Germany News

Everything that changes in Germany in August 2018

Goodbye to kindergarten fees

Providing you live in the right area, kindergarten fees may be a thing of the past come August. The cost of sending your kids to kindergarten in Germany differs wildly from federal state to federal state. According to a recent study by the Bertelsmann-Stiftung, parents in Schleswig-Holstein pay around ten percent of their net income for a kindergarten place, while in Berlin the figure is lower than two percent.

Berlin has been slowly abolishing fees for the last two years, and as of August 1st, will get rid of them altogether. Other states are following suit, with Lower Saxony, Hessen and Brandenburg all set to receive free kindergarten spots from next month, though only for a limited time. In Lower Saxony and Hessen, for example, kindergarten will only be free for the three years before a child starts school, and only for six hours a day.

SEE ALSO: How a childcare crisis is leaving Berlin parents stuck at home with their kids

More rigorous regulation for estate agents

From the August 1st, it is set to get a lot harder to become an estate agent. This matters, because until now, it has been surprisingly (and uncharacteristically for Germany) easy to set up as a real estate agent, property consultant or property administrator, leaving consumers vulnerable to less honest types.

In an article for Focus last year, the president of the Federal Association of Estate Agents Jürgen Michael Schick bemoaned that it is easier to enter his field than to become a hairdresser.

No longer, for as of this month, all estate agents will have to acquire a permit, and prove a certain level of further training every three years in order to hold on to it. They will also be required by law to have professional liability insurance.

Recycling electronic gadgets to get easier

Ever looked at an item you want to throw away, been unable to decide which bin it should go in, and stuck it back in the cupboard instead?

As of August 15th, recycling old gadgets will become a lot easier, as the definition of electronic waste switches from closed scope to open scope. In short, that means that now, you can assume that any item which has an electronic element counts as electronic waste.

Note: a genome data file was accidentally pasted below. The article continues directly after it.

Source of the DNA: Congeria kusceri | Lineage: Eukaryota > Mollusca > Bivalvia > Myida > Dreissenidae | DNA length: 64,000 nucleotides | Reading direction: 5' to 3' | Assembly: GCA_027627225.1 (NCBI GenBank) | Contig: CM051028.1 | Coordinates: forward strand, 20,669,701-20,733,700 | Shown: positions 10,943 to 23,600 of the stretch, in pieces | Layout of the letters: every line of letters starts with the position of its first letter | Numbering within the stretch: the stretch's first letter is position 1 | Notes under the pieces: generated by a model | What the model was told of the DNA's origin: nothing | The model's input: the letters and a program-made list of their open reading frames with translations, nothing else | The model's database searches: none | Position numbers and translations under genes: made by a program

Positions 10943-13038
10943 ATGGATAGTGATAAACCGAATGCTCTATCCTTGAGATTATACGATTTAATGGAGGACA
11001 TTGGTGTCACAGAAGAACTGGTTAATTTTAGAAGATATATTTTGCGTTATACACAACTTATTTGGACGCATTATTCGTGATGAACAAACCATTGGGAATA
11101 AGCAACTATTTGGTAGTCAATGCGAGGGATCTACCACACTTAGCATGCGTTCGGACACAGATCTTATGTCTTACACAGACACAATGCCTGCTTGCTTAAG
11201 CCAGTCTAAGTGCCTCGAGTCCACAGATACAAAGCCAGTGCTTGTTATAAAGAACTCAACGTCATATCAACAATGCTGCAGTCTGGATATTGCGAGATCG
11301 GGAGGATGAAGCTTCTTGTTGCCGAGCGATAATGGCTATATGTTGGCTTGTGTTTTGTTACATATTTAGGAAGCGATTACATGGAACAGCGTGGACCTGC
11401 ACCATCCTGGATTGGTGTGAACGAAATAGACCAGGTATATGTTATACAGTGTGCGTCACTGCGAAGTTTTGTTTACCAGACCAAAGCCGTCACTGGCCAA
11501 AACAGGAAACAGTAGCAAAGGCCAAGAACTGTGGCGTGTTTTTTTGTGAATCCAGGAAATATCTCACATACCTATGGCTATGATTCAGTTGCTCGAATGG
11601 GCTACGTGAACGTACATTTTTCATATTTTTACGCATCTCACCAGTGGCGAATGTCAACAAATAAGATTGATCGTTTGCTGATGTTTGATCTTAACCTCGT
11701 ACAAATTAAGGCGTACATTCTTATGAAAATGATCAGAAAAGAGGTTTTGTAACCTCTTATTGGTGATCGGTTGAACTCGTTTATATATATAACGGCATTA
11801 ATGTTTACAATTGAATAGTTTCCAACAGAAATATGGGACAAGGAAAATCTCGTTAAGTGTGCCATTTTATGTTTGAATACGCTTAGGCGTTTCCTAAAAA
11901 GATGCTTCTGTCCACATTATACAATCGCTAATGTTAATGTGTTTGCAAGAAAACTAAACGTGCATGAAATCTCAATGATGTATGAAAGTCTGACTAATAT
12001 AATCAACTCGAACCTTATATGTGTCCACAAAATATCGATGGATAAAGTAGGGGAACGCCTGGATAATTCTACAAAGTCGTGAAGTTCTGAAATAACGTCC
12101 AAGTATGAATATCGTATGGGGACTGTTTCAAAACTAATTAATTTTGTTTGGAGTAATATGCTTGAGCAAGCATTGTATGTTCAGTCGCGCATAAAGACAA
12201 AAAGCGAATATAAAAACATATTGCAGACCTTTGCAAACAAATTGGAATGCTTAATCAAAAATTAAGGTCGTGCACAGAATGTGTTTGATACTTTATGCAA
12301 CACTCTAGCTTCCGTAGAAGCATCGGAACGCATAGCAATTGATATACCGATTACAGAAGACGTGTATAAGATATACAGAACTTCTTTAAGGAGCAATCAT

Those light-up trainers which your seven-year-old has grown out of? Those electronically heated gloves which once saved you from frostbite in the German winter? From August onwards, they are electronic waste.

Good news for train travellers

From next month, passengers may not have to reach quite as deep into their pockets to get to where they need to go on the train.

As of August 1st, Deutsche Bahn (DB) are adding a new budget option for savvy train travellers. Alongside the normal Flexpreis (flexible or full price ticket), the Sparpreis (saver ticket), there will now also be a Super-Sparpreis (were sure you can work it out). The Super-Sparpreis ticket will cost €19.90 in second class, and €29.90 in first class.

Deutsche Bahn will also open up their free City-Ticket add-on, which allows you to travel on public transport using your rail ticket, to more passengers. Previously only available to BahnCard holders, now everyone will get the City-Ticket on journeys over 100km. Everyone, that is, apart from Super-Sparpreis ticket holders. Theyll have super-saved enough already.

Bad news for train travellers

Yep, its our old friends Mr Swing and Ms Roundabout. While you might save money on longer journeys, the chances are that you are going to have to shell out more on short trips, particularly if you live in Magdeburg, Dresden or parts of Westphalia.

Regional train services are due to become slightly more expensive in these areas in August, with prices set to rise around two percent on average.

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